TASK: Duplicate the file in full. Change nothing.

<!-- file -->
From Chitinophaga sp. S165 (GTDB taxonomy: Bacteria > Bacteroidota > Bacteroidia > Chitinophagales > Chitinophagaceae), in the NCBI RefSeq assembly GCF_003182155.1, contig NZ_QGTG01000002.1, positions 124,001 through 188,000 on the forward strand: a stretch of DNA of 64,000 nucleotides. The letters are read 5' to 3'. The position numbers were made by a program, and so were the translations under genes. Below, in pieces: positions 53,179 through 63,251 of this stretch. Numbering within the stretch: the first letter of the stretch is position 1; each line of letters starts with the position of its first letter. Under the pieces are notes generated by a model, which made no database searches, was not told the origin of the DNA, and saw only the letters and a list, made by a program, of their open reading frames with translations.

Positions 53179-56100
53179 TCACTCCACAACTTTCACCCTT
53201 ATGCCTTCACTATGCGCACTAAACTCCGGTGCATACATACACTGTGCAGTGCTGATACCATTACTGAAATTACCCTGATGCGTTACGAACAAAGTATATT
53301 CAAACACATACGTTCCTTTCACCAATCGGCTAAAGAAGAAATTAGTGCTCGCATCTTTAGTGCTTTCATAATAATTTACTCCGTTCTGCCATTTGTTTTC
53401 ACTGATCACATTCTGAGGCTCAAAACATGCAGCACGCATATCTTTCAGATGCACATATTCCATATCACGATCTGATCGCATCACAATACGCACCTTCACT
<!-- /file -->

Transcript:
From Chitinophaga sp. S165 (GTDB taxonomy: Bacteria > Bacteroidota > Bacteroidia > Chitinophagales > Chitinophagaceae), in the NCBI RefSeq assembly GCF_003182155.1, contig NZ_QGTG01000002.1, positions 124,001 through 188,000 on the forward strand: a stretch of DNA of 64,000 nucleotides. The letters are read 5' to 3'. The position numbers were made by a program, and so were the translations under genes. Below, in pieces: positions 53,179 through 63,251 of this stretch. Numbering within the stretch: the first letter of the stretch is position 1; each line of letters starts with the position of its first letter. Under the pieces are notes generated by a model, which made no database searches, was not told the origin of the DNA, and saw only the letters and a list, made by a program, of their open reading frames with translations.

Positions 53179-56100
53179 TCACTCCACAACTTTCACCCTT
53201 ATGCCTTCACTATGCGCACTAAACTCCGGTGCATACATACACTGTGCAGTGCTGATACCATTACTGAAATTACCCTGATGCGTTACGAACAAAGTATATT
53301 CAAACACATACGTTCCTTTCACCAATCGGCTAAAGAAGAAATTAGTGCTCGCATCTTTAGTGCTTTCATAATAATTTACTCCGTTCTGCCATTTGTTTTC
53401 ACTGATCACATTCTGAGGCTCAAAACATGCAGCACGCATATCTTTCAGATGCACATATTCCATATCACGATCTGATCGCATCACAATACGCACCTTCACT